The slope of the mound should increase the velocity of a throw, and increase the biokinetic forces (i.e., stresses) on the thrower’s body. However, I really think the adjustments that a thrower needs to make for maintaining release-point and accuracy between mound and flat-ground are very minor.

Essentially, good flat-ground throwing mechanics can be performed “as is” on a flat plane that is properly sloped (only 1" drop for every foot of distance).

FWIW, here in the Phoenix area where I live…

Little League Minors and Majors pitch off mounds at 46’.

Travel ballers ages 10-12 pitch off mounds at 50’.

Middle School 7th graders and 13yo travel ballers pitch off mounds at 54’.

Little League Juniors and Seniors, travel ballers ages 14+, middle school 8th graders, K-8 school 7th and 8th graders, and high schoolers all pitch off mounds at 60’.

Little League minors/majors mounds are, as laflippin said, “variable”. So are K-8 and middle school field mounds. Travel ballers under age 14 usually pitch off of portable mounds. Travel ballers age 14+ usually pitch off real dirt mounds as do high schoolers.

I am from Illinois, so Midwest as well. Yeah we use mounds as soon as they begin “kid pitching” at 9 years old. Now this is little league I am referring to…maybe it is different in Pony or Babe Ruth.

So do you guys think that not having the slope of the mound would cause timing issues?

It seems to me your foot would be landing sooner without the mound.

i know it does. my schools mound is awesome and i pitch great off of it, but our rec park’s mound is very flat and might even have an upward slope. i get nou use out of my body when i pitch on it. i basically have to throw all arm.

Yes, I think there is something to that, munster7, but I’m guessing that it’s more of theoretical concern than an actual problem.

Pitchers play long toss on flat ground all the time, and the timing differences between long-toss and pitching delivery don’t seem to cause problems on the mound in any kind of obvious way.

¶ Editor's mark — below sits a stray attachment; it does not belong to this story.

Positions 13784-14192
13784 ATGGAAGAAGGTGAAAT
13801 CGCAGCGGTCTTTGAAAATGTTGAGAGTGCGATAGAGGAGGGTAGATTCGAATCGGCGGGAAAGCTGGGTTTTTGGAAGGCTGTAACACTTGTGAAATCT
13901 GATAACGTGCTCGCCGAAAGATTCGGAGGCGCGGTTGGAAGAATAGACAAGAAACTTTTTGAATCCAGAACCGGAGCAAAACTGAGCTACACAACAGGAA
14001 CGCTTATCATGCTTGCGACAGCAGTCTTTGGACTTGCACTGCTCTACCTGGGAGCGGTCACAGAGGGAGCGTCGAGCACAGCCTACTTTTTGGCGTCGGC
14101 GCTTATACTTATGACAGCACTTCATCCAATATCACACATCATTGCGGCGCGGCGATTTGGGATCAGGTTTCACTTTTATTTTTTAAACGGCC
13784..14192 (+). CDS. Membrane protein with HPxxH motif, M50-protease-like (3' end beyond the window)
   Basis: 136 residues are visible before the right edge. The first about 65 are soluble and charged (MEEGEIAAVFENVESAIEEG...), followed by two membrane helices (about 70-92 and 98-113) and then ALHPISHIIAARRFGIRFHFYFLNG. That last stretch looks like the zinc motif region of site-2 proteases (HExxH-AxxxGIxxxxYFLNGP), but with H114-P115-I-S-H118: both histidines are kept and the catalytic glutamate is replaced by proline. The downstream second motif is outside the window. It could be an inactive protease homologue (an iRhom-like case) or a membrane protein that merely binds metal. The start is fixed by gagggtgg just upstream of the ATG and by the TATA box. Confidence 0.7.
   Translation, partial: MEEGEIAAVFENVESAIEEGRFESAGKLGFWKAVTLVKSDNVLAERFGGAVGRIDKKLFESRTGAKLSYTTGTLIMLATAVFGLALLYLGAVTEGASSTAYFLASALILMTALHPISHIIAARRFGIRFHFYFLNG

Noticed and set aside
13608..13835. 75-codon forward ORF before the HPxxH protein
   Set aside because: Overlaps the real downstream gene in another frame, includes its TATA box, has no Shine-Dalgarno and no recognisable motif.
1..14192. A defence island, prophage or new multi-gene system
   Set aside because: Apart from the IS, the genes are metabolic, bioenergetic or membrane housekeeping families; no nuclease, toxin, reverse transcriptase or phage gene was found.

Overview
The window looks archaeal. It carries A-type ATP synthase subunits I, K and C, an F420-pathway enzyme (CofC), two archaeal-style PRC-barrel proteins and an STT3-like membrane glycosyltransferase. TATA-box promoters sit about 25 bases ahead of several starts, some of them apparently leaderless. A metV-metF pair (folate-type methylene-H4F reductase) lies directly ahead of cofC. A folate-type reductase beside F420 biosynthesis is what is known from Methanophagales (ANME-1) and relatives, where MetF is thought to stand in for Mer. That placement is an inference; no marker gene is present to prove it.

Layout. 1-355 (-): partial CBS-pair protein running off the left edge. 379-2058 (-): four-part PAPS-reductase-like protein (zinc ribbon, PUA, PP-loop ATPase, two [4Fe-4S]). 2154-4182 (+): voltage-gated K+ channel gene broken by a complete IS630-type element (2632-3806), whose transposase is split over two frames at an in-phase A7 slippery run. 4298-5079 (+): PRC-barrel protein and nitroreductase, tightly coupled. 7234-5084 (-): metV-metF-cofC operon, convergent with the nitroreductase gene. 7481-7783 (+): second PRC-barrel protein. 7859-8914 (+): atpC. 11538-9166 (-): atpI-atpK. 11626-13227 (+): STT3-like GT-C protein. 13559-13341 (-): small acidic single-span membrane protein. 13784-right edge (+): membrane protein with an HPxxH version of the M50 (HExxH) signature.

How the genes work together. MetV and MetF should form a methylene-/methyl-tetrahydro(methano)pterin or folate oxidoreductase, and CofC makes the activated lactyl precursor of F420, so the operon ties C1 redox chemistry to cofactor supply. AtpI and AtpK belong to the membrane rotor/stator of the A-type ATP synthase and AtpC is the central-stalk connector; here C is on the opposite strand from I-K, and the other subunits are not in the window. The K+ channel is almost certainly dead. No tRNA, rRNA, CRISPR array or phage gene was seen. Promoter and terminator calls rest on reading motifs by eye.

Even on a mound, pitchers often alter their timing between “bullpen speed” or “75% effort” versus “game speed”, “100% effort” and such.

If there were large mechanical differences between flat-ground throwing and mound throwing, that would be cause for real concern.

Hammer, I grew up not too far from Munster (A little town near Joliet called Romeoville) and I remember throwing off of flat ground even up til Jr High…then I moved south (Ky) and we had mounds from then on. In Fla. we had mounds for 12u, heck even had to set up our pitching machine for the 8-10 instructional league on a mound.

Munster he shouldn’t be much different as La has pointed out, he may be getting more stride on the mound…I suspect his altering slot like that is timing related compensating.

I pitch low when I am on the mound, and yesterday when I was practising pitching on flat ground, I kept throwing high. It wasn’t my fault I was pitching high when I was on flat ground, I guess if I was on a mound, the high pitches turn into strikes on a mound.

The slight feeling of falling forward one gets from the slope of the mound can be a mental cue to shift weight and keep momentum going forward. Absence of that, he may not be “getting out in front” with “good follow through”. If looks like is staying back on the throw and finishing with a lot of arm, that is the likely culprit.

If you pick up your handy LL Green Book and turn to page 43, you’ll see that the “compulsory dimension” for LL (12 and below) pitching mounds requires the pitcher’s plate to be 6" above the level of home plate, and that the mound is to be a 10’ circle.